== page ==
I’m in Portugal, most possibly the last stop on this great ride I’ve been on. I’m staying near Odeciexe, a beautiful little cobbled town with white buildings and shops selling clothes for hippies and travellers. Portugal is full of travellers it seems. I love it. It feels like you’re part of a community, transient, full of joy and wanting and carrying no expectations. Different accents ring out from people as they walk by you or stand in line before you and order their beers. The retreat I now call home is owned by a Dutch man and there is a big Dutch community always coming and going and it’s nice to hear a language of hushes and clucks.
It’s so incredibly peaceful here. The only distraction comes infrequently and is the sound of a fellow workawayer’s speakers playing only baselines through her rucksack as she walks around. I won’t pretend I enjoy the sound of a heavy engine when I’m sat feeling still. There’s a border to how much stillness I need however, and despite this being super chill and letting me tune in to myself more, I sometimes miss hustle and bustle. I look forward to Lisbon.
My jobs so far have been vegetable harvesting, preparing breakfast for the guests, cleaning apartments and yurts and shovelling up donkey shit. That was my least favourite task. I enjoy chilling out in the yurt, making it look all nice and tidy and making people smile when you serve them fresh pot of coffee and some freshly squeezed oj. I love harvesting fresh organic veg from the garden on a morning, seeing fruits and vegetables change each day, ripen and ready and sweeten as they gain their colour.
It’s here that I’ve first worked with donkeys. It’s the first place on the trip I’ve camped. It’s the first place I’ve hitchhiked. And the first place I have been solely responsible for guests. It’s been the first place I’ve had a working day to take part in a peaceful protest. All good experiences.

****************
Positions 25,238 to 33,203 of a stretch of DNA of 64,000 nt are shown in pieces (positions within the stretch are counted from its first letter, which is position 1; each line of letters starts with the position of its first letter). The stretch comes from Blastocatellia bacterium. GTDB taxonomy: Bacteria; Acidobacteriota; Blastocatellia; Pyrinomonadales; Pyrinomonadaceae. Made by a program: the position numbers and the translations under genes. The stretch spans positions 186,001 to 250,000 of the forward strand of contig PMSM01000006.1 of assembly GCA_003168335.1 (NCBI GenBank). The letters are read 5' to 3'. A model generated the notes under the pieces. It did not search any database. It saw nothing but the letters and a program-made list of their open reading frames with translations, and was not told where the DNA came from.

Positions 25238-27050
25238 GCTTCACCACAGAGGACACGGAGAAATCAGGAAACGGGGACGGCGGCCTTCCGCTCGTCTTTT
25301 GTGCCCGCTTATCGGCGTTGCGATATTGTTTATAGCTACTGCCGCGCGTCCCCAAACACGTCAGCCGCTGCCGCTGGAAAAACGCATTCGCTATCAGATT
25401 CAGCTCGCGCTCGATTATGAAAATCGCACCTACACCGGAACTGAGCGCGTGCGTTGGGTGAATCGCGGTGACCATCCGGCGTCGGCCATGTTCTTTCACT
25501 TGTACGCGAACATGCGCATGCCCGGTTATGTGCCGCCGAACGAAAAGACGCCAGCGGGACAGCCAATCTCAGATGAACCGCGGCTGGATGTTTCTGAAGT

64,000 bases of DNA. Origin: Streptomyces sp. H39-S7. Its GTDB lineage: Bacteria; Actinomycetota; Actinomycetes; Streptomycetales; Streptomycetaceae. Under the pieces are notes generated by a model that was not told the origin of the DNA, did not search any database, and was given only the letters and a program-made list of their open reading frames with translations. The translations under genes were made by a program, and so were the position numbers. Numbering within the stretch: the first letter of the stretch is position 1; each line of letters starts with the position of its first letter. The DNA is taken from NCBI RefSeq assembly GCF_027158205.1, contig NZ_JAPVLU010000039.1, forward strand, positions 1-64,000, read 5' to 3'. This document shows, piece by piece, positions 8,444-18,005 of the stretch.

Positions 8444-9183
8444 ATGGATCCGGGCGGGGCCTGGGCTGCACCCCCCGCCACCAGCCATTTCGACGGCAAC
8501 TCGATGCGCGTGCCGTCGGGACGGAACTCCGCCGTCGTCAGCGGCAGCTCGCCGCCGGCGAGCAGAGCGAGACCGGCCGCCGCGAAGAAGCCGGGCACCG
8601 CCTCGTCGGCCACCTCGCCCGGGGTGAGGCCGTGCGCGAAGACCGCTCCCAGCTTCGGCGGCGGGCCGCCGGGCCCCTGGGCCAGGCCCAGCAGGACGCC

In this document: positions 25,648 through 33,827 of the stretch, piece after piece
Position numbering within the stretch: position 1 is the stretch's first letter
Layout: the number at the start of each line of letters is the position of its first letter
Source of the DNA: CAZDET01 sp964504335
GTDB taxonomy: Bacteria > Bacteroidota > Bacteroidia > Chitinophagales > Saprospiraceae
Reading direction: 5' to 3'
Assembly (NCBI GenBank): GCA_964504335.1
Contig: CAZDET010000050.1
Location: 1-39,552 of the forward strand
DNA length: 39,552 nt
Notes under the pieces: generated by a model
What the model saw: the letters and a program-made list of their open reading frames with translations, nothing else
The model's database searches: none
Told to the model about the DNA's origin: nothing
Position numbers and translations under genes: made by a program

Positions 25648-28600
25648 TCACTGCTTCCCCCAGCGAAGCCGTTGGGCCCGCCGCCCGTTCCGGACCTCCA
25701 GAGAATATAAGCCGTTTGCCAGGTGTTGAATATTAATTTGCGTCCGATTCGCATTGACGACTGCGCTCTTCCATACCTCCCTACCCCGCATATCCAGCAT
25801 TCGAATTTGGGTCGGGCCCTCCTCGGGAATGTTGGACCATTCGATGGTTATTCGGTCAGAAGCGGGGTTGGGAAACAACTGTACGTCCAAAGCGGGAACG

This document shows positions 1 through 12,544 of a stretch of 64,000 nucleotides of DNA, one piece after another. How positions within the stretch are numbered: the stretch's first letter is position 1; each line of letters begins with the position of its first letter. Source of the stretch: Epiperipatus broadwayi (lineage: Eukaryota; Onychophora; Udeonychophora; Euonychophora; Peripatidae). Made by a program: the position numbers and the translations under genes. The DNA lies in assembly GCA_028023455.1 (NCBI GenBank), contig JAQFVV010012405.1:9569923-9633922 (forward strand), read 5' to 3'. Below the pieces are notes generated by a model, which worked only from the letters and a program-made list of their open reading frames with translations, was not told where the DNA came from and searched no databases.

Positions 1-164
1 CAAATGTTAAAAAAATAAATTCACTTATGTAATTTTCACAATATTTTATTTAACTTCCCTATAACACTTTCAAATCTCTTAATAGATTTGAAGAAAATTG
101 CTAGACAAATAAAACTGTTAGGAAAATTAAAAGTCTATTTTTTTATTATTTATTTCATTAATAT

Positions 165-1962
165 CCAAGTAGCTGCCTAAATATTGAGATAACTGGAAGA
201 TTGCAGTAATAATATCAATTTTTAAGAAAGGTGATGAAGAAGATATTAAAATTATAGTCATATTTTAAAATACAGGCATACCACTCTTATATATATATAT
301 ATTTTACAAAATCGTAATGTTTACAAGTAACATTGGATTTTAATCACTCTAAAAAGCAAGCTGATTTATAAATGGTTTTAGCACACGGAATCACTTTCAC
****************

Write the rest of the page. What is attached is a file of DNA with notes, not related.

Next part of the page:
This is also the place I’ve had my first medical ‘situation’. I developed impetigo which has knocked me down when I was right at the top and made me feel lower than I have in months. I must remember that this awful skin thing has brought me many new adventures, both physically and emotionally (in confidence and acceptance). It’s been pretty awful but I’m trying to see the positives – two adventures – one through the cobbled streets of town to the doctors surgery and one to Sao Teotonia to collect my prescription and do some shopping with the guys who drove me to the chemist. It’s also made me incredibly vulnerable which has brought out the soft side to most people here – everyone has been so kind and caring. I’ve gained a new perspective of people who have skin conditions and am incredibly grateful that this should only be temporary. Medical situations are the thing I want to avoid the most on this whole trip. Not being bitten is a thing I’m most looking forward to going home for.
I’m feeling better since going out yesterday and realising that no one cares about what my face looks like other than me. These girls helped a lot:
All of this time and space is certainly making me look inward. I’m not sure I like it, but through these situations, we grow. Right? I’ve definitely discovered some things about myself here I had been keeping wrapped up and faced some confidence crises at times (mainly due to my skin) that I’m proud of working to get past. I’ve realised a lot of things through long conversations with Sarah and Ellen that I will be forever grateful for. This is a special place, with special people.
Having all the time and space is also making me aware that I’m ready for the next adventure – home and routine for 5 months. I think I am getting ready to go “home”, build some permanent bridges and lose the beer belly. Finally.
It’s amazing. I feel like I have come full circle. How lucky I am.